Another Random Reading Update

It's time for another random list of books I've been reading and my musings on them. This list is going to be a long one. I've been reading a ton instead of sleeping lately. Please let me know what I should read next!

All the Light We Cannot See by Anthony Doerr

Having loved The Nightingale, I finally gave in and read All the Light We Cannot See. It had been recommended to me multiple times and I have no clue what took me so long to read it. Haunting is the best word I have for it. The beauty taken and the beauty distroyed during WWII are illuminated in a tale of beauty being preserved. The novel follows the story of two children throughout the war; one a blind Parisian girl who flees to a picturesque seaside town and the other a German orphan made into a solider. One is hiding while and other is seeking and they both are fighting. I keep going back to haunting. Read The Nightingale. Then read this! Go!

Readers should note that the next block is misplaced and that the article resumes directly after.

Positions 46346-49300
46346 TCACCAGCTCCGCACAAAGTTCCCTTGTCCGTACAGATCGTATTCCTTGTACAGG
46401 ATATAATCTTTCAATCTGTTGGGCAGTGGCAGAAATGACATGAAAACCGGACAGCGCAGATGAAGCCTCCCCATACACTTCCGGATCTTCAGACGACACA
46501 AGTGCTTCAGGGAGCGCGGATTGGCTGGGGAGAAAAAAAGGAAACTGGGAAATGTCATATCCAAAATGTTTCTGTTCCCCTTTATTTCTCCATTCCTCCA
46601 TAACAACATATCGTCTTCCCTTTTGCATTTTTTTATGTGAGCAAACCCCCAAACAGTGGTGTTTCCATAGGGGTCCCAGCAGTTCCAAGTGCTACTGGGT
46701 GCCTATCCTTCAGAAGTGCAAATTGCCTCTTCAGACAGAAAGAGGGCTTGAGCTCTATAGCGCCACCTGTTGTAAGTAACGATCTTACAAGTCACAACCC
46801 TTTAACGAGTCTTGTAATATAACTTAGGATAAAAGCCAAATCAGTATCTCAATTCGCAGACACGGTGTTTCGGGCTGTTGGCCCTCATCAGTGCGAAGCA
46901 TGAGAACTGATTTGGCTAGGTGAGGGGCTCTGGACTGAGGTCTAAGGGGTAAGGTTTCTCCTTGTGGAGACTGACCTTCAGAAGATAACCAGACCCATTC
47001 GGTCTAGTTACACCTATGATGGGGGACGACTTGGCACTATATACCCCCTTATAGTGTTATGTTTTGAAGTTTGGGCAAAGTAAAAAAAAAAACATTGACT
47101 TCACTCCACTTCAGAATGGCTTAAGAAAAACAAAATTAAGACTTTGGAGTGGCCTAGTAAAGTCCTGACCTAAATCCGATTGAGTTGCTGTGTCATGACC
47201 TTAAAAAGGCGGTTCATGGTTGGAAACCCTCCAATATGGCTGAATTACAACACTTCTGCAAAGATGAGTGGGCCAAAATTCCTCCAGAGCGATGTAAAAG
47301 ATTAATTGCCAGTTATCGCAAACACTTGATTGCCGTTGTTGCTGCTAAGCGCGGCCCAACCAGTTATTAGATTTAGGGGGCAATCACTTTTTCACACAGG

The Goldfinch by Donna Tartt

Having throughly enjoyed All the Light We Cannot See, I decided to continue with my Pulitzer Prize winning kick. I go back and forth on this book. There were sections of it I loved. It was raw and beautifully written. Then it got verbose or took seemingly senseless turns. This bad boy is long too. I would recommend it, overall. It is a beautiful coming of age despite repeated tragedy story that had me engaged for far more than it lost me. Theo looses his mom in a tragic accident. The book follows him as he bounces from place to place, looking at how a single day colored each move in his life.

The Light Between Oceans by M.L. Stedman 

Per usual, I found this book based on a list of novels turning into movies. This one cut me deep. A young woman falls in love and follows her new husband to a remote island off the Australian coast. They are the only inhabitants and he is the lighthouse keeper. After one pregnancy loss after another, they are both broken. This book nails the desperation, the protection, and the psychological trauma that follow loss. This young couple take extreme action which, as someone who has suffer loss, is not too much of a stretch to understand. I have been recommending this book to anyone and everyone. But, if you've experienced pregnancy or child loss be warned. It might be a more difficult read. 

Funny Girl by Nick Hornby